Short-term mission trips have been getting a bad rap, and maybe for good reason. They can and have been done poorly and in ways that are more hurtful than helpful. But let’s not be hasty. Have you taken the first-hand word of the beneficiaries into account?
I’ll be honest, I love EMI and I think what we do is great, but we are not perfect and I know we have made missteps. Are we helping or hurting? (read the book) I can keep on working and coming back because I know for a fact I am not the only staff member who spends lots of time wrestling with these questions. I can honestly say most people here are extremely humble and always trying to avoid doing missions badly. We talk about it all the time. Some of us lie awake at night…
I’ve been blogging about my recent trip to Uganda, but I’m taking a side trip today. Last week we lost my uncle George and I cannot go forward without saying a few words about him and my time in Alabama for his funeral.
I have so many great memories of my Uncle George. When I was a teenager he taught me how to drive stick on his old Datsun (yeah, before it was Nissan…I am that old) pickup truck in his cow pasture. As if my stalling the thing out every 50 feet was not entertaining enough, there was the hilarity of watching startled cows bolt for their lives as I bounced us all around the field.
I try to avoid pizza in the developing world. I dig pizza really, but why would I want it on a project trip? I’d rather try the local fare. And yet, pizza always shows up. ALWAYS. It’s unavoidable. This trip I made it a goal to get out of Uganda without eating a single slice.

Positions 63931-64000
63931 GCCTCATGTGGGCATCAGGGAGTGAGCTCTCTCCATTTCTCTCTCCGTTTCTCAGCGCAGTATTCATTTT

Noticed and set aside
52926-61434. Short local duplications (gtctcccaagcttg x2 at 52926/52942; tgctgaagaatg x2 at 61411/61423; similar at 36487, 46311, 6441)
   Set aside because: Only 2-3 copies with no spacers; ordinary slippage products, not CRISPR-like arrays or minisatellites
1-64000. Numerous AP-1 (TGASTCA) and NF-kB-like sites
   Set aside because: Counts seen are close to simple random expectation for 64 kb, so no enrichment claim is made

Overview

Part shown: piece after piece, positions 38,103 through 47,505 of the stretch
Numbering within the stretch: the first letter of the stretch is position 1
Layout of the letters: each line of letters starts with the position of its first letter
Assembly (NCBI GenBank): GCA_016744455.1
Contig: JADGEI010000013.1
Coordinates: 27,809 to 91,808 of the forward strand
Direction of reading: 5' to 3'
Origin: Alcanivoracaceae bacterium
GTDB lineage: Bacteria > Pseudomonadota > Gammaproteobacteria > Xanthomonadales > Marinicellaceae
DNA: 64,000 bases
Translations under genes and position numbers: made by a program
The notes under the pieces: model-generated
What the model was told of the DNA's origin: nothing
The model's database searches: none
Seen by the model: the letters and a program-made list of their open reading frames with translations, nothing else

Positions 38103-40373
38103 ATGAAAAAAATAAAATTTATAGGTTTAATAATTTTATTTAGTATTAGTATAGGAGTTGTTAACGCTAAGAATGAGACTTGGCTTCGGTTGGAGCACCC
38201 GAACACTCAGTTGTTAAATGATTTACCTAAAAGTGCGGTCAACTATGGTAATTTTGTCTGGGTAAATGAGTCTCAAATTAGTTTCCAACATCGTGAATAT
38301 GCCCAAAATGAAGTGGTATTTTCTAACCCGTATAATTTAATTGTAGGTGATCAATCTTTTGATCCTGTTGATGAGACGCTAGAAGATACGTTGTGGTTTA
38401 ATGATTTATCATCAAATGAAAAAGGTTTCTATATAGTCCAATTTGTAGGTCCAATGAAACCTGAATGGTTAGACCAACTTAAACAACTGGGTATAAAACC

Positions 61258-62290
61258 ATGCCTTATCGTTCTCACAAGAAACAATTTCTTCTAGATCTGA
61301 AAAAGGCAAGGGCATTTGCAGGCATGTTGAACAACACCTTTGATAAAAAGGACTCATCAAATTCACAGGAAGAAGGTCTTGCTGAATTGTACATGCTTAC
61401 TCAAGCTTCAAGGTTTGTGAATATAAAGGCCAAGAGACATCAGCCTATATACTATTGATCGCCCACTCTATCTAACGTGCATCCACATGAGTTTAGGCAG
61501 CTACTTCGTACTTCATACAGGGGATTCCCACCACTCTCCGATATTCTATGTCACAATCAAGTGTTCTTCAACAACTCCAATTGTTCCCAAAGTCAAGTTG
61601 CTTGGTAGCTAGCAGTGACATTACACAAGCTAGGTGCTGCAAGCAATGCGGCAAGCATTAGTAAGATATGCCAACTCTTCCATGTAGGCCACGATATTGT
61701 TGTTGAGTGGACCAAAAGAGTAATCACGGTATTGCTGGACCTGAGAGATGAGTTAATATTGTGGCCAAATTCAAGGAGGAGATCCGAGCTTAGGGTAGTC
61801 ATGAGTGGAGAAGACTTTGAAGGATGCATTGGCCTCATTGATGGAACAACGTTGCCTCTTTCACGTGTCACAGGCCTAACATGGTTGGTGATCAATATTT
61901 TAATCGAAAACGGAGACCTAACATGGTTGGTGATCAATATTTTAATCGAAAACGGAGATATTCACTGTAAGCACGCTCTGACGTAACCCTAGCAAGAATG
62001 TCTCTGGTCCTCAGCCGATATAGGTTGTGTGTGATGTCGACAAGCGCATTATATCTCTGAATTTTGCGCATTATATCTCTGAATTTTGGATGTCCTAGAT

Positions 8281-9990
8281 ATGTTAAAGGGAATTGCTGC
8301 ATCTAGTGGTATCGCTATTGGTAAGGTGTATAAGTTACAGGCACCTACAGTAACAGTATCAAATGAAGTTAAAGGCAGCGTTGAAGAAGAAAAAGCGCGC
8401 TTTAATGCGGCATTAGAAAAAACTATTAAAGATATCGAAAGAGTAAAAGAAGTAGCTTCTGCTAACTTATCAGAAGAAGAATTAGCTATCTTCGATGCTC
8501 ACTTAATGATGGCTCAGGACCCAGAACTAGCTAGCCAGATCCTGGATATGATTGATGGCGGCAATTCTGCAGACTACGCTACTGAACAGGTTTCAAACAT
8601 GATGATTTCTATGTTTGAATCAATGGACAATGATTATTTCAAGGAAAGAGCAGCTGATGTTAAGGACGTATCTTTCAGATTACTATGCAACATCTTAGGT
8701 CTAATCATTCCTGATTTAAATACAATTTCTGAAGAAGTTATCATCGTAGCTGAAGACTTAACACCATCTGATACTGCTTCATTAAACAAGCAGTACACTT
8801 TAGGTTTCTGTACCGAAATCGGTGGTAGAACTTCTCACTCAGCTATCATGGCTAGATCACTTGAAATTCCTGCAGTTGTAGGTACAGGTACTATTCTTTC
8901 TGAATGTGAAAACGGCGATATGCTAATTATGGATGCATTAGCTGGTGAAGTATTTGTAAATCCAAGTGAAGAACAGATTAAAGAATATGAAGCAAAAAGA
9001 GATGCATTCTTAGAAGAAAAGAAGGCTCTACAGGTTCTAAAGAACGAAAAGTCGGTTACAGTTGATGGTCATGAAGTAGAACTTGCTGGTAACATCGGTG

I totally failed, but I can explain.
While at the Amazima School site I had the joy of attending the weekly chapel service. When I attend church in Africa, it’s normally with a group of other mzungus (white people) and we’ve met the pastor ahead of time and we get introduced because we are visitors whom people will want to greet. This time my introduction was made so people would not be distracted by the American woman with the huge camera.
There were the shy smiles and that typical Uganda laugh I’ve grown to appreciate. It sounds like a nervous chuckle, but I think maybe it’s just the normal reaction to mzungus or new people. It’s also very possible that my hair looked terrible.
If you think getting your photo taken is a bit intimidating, try being the photographer. I don’t much like having to shoot people I don’t know, but that is pretty much the life I chose here so I have to suck it up. Sometimes here at EMI I get the blessing of a having a "handler."
Matt walked me around the Amazima construction site one morning while the sun was lower, the light decent and the air a bit cooler (so, like 95 instead of 195* F). There were people digging latrines in this heat. The next time I want to complain about some aspect of my job, I will remember this. Like 45 seconds ago.
We are missionaries with Engineering Ministries International, based in Colorado Springs, and traveling around the globe to serve.
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